Toys R Us Inc. sued Amazon.com Inc., claiming the world's top Internet retailer is violating an exclusivity agreement by allowing other merchants to sell toys, games and baby items on its Web site.
More than 4,000 products, including Monopoly games, Razor-brand scooters and baby strollers are being sold on Amazon.com by other retailers, according to the lawsuit filed in Passaic County, N.J., Superior Court. Toys R Us is seeking an injunction and the return of more than $200 million it has paid Amazon.com under the 10-year agreement.
Toys R Us, the No. 2 U.S. toy seller, claimed its August 2000 agreement with Amazon.com gave it the exclusive rights to sales of toy, game and baby products on the Amazon.com site. At that time, the companies agreed that Amazon.com would run Web sites carrying both their names and handle shipping of customer orders.
"We believe we can have multiple sellers in the toy category to increase selection and to offer products that Toys R Us doesn't have," said Amazon.com spokeswoman Patty Smith. She said the allegations made in the lawsuit are without merit.
Toys R Us's Toyrus.com unit filed the suit after trying to resolve the dispute through two days of nonbinding mediation, the retailer said in a statement.
Toys R Us was the first major retailer to enter an alliance with Amazon.com, which has broadened its merchandise selection since starting in 1995 as a Web bookstore. In the past four years, Amazon.com has opened its site to other retailers as it looks for ways to expand offerings while avoiding having to buy and manage inventory on its own.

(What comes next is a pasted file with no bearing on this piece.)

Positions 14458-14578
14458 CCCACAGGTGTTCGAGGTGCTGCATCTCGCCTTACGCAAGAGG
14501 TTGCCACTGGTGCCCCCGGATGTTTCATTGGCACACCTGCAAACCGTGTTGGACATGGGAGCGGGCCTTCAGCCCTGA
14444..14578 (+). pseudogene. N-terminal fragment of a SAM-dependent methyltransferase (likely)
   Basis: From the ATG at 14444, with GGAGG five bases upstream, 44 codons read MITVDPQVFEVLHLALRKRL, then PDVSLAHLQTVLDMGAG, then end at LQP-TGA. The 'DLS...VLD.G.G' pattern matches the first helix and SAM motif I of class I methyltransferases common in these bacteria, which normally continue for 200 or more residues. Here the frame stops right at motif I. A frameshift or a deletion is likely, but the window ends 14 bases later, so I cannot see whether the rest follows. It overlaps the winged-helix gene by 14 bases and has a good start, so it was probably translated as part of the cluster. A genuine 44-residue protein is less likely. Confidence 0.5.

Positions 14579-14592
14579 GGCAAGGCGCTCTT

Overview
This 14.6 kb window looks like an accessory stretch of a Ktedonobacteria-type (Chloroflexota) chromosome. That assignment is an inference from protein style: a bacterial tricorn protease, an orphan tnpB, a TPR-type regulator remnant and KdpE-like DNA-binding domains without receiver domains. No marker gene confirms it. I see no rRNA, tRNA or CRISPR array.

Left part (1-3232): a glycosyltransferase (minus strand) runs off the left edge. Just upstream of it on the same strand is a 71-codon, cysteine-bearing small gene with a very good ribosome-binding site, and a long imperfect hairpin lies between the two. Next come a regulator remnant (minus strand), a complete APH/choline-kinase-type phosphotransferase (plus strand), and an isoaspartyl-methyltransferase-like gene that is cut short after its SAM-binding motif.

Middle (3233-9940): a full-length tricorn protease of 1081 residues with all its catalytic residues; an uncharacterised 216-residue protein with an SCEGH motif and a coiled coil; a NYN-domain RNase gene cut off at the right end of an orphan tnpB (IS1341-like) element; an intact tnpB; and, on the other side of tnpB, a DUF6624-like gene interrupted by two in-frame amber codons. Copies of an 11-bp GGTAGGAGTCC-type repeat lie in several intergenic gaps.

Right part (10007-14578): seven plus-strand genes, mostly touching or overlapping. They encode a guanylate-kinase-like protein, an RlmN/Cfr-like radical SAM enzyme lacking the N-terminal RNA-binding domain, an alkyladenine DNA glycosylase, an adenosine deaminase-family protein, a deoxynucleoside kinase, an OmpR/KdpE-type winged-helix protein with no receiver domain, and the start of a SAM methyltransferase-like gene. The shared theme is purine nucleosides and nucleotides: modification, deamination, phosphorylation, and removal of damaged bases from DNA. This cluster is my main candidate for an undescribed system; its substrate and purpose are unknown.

The toy retailer gave up its right to operate Web stores on its own while getting an agreement for exclusive rights with Amazon.com, according to the lawsuit filed Friday.
"It's a major concern to us because it hits within categories that are very important to us," said Greg Ahearn, vice president and general manager of Toysrus.com, in an interview. Months of talks between the two companies have included Toys R Us chief executive John H. Eyler Jr. and Amazon.com chief executive Jeffrey P. Bezos, he said.
Amazon.com also should be stopped from implementing new software that retailers could use to list items automatically on the Internet retailer's Web site, including those that violate the exclusivity arrangement, the lawsuit said.